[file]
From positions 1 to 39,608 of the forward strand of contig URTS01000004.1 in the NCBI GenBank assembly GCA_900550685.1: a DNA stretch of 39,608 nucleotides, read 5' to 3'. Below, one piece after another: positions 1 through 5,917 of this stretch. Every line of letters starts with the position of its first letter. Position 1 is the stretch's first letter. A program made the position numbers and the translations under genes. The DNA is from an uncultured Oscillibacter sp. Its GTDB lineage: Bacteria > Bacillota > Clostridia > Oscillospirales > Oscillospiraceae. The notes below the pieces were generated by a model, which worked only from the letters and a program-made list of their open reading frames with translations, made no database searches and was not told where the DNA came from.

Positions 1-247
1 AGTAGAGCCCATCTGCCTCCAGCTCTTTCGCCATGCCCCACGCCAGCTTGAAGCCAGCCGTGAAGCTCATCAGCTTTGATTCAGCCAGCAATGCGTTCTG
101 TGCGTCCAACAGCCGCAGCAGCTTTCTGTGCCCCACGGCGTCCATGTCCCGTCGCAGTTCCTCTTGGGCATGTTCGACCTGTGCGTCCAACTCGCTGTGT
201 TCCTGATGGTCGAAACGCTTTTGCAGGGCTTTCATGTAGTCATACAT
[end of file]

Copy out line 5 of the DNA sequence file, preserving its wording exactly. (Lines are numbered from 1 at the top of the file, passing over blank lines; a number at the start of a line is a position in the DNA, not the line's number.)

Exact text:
201 TCCTGATGGTCGAAACGCTTTTGCAGGGCTTTCATGTAGTCATACAT